Facebook – Friend or Foe

The following article received Honorable Mention in the Magazine Feature Article category of the 79th Annual Writer’s Digest Writing Competition – 2010. Her Voice magazine, a Brainerd Dispatch publication, published it in 2009.

Facebook – Friend or Foe

All right, so I’m not on Facebook and I don’t Twitter. My bank statement arrives by the US Postal Service, the newspaper is delivered to my door and I write a letter every now and then. I do, however, have the internet, love sending e-mails, carry a Blackberry (that I’m still trying to figure out) and for the most part think I’m pretty with it. But I don’t want to be on Facebook. And therein lies the problem. My kids want me to be their “friend”.

“But, Mom,” wailed daughter #3, “it makes communicating so much easier and faster.”

“I suppose it does,” I responded. “If I were on Facebook, I could see pictures of my grandchildren, keep up with my kids’ lives and make comments right along with all your other friends.” Something is definitely wrong with this picture, I thought to myself. No need for Grandma’s Bragbook. My grandchildrens’ pictures have already been plastered on computer monitors across the country – all “friends” of Mom and Dad. Yes, the pressure definitely is on.

Four of my five children live out of state and this summer when daughter #1 came home for vacation she didn’t travel alone. She brought along a hidden agenda. A plan had been hatched by my kids, and she was the one elected to get Mom on Facebook. That plan fell through when I didn’t take the bait, but they landed a big one when they hooked my husband. Now he’s their friend.

This dilemma has gotten out of hand. It’s like a virus that spreads. Of my eight siblings, only three of us aren’t on Facebook, that is, unless they’ve bailed and become everybody’s “friend”. The other day I received an e-mail from my only surviving Uncle in Connecticut who asked me if I was on Facebook. He had some pictures he wanted me to see. He’s one of them, too. I sent an e-mail to let him know that I wasn’t but my husband was and, perhaps, I could view his pictures that way. Now they’re friends.

My problem didn’t start with Facebook, however. About two years ago daughter #1 convinced me to join MySpace so that I could view her pictures, but before I could figure it out she’d moved on to, you guessed it, Facebook. Out of curiosity, when I began to write this article I checked to see if my space was still on MySpace. I hadn’t visited that site in two years but sure enough, I was still hanging out there.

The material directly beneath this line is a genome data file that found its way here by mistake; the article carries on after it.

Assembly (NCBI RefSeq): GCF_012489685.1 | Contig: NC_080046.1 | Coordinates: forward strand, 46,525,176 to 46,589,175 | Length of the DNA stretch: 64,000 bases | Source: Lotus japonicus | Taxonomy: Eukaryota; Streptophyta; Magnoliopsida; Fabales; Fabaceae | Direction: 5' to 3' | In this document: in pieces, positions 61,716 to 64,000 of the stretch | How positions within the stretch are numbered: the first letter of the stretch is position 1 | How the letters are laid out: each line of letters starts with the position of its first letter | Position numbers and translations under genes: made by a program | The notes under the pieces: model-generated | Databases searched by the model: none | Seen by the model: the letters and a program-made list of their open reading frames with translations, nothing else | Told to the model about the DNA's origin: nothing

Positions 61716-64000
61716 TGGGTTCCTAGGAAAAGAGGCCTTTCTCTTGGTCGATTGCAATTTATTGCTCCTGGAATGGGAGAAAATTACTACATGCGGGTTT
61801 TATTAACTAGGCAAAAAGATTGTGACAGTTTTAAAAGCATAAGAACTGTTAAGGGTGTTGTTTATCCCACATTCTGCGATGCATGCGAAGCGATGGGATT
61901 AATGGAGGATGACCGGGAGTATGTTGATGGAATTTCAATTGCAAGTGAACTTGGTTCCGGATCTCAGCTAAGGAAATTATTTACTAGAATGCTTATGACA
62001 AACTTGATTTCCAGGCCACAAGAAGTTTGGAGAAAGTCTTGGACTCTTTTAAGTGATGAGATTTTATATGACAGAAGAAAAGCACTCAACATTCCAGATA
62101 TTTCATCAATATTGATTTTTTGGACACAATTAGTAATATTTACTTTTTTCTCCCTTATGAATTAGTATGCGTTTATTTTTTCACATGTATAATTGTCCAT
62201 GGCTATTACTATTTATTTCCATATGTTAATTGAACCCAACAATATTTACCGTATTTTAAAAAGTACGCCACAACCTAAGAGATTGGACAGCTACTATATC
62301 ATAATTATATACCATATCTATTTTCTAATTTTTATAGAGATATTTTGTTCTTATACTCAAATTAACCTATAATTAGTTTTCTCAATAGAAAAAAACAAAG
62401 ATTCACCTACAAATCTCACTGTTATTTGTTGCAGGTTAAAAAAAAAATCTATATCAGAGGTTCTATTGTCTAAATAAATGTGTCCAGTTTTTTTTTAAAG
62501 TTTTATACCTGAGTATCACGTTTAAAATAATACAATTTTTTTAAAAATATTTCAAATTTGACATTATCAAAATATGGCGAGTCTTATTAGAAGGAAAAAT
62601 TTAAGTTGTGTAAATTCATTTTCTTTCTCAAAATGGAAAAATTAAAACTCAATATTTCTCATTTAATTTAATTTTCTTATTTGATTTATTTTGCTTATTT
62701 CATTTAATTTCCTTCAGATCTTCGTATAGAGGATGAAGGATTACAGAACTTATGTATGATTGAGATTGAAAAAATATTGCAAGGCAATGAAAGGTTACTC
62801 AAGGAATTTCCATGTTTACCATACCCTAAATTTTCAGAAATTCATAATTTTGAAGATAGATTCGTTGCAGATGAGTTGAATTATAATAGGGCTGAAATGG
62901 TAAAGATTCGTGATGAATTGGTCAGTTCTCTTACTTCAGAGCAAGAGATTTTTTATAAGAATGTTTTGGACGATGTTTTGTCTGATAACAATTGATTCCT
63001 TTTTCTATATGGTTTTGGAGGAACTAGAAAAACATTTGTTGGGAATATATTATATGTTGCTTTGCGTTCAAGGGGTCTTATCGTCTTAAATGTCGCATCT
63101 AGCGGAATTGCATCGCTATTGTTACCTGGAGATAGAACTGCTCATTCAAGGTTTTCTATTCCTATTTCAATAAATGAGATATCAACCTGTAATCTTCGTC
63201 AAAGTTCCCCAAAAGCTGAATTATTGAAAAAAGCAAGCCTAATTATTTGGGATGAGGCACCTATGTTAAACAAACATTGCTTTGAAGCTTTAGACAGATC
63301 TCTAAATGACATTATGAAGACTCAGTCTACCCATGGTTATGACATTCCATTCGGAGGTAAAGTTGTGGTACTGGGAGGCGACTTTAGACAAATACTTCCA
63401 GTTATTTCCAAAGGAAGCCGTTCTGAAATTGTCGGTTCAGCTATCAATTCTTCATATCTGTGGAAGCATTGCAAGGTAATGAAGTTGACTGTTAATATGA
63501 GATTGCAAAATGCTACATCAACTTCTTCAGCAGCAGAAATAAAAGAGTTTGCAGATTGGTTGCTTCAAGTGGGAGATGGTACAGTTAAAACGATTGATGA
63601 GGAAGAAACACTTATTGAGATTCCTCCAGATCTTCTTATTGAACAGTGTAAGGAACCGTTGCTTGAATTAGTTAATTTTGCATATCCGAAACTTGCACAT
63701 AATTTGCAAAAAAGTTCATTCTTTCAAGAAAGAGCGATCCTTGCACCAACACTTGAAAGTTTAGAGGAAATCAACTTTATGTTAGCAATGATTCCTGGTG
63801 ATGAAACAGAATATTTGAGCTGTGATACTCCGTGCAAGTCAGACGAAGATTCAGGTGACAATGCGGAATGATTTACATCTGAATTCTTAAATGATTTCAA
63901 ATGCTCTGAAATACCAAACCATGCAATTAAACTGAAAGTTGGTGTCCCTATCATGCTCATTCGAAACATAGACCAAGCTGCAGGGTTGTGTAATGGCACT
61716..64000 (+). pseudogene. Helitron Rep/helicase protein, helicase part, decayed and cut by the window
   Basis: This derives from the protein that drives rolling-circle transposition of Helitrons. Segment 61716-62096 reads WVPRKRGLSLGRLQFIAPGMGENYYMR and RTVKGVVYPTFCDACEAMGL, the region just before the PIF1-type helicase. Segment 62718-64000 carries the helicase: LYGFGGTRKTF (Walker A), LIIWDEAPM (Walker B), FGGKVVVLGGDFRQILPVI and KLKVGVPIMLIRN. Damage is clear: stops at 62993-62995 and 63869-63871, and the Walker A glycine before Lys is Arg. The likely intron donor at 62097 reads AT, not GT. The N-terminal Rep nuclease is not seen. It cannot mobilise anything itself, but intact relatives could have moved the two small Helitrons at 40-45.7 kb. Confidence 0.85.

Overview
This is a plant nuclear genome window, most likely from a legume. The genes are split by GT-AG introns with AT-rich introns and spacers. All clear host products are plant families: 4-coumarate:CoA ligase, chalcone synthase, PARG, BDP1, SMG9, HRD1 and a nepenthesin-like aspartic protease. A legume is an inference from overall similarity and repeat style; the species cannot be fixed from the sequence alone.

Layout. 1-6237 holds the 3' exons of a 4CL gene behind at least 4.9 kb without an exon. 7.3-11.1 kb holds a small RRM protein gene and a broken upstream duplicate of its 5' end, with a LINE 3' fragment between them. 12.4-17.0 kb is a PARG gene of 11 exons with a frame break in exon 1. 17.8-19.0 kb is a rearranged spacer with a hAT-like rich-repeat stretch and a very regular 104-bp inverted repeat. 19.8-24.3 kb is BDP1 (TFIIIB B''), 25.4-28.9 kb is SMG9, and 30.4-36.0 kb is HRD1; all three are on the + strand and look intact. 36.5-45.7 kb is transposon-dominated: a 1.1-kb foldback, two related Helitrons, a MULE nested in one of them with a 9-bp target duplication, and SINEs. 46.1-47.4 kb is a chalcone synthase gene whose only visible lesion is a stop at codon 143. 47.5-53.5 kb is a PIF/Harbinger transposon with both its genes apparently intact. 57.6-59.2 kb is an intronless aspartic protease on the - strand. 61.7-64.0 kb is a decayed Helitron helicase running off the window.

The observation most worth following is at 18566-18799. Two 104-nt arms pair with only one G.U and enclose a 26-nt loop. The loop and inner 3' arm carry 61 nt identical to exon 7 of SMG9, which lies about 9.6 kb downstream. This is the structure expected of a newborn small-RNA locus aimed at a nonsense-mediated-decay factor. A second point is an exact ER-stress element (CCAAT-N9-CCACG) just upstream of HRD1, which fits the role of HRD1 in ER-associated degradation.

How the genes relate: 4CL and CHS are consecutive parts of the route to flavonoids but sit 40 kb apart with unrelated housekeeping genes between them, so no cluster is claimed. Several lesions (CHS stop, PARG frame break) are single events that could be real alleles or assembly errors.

I wanted to delete myself but couldn’t since I’d forgotten my password and now have a new email address. I called my daughter hoping for a suggestion out of this situation. “Hey, did you know I’m still on MySpace? And I have two friends. You and a young guy named Tom. I have no clue who he is.” I laughed to myself thinking how I’d emphasized “young.”

“Tom is just the guy who set up your account, Mother.” It was her turn to laugh. “That means you have only one friend. Me.” I didn’t like the way she said that. I went on to tell her that I had been researching for an article I wanted to write about Facebook. In an unusually quiet manner she said, “Mother, you can’t write an article about something you know nothing about.” I didn’t like the way she said that either.

Don’t misjudge me. It’s not that I think there’s anything wrong with this new means of communication per se; it’s just that I don’t have time for it. As it is, I barely have time to answer my e-mails. No, wait a minute. Let me rephrase that. Previously, I didn’t have time to answer my e-mails. I have more time now since most of them were sent by people who now spend most of their time on Facebook.

Something else bothers me about this kind of communication. It just seems so…. so impersonal. In all honesty, however, my hesitancy has also become a matter of principle. Sometimes it becomes necessary to face down our kids. But late at night when the lights are low, the house is quiet, and it’s just me and my computer, am I tempted to log onto my husband’s Facebook? Maybe. Just a little. And if I succumb to that temptation will I tell my kids? Not a chance. Now, I think I’ll call my Mom and see what’s new with her. She’s not on Facebook either.

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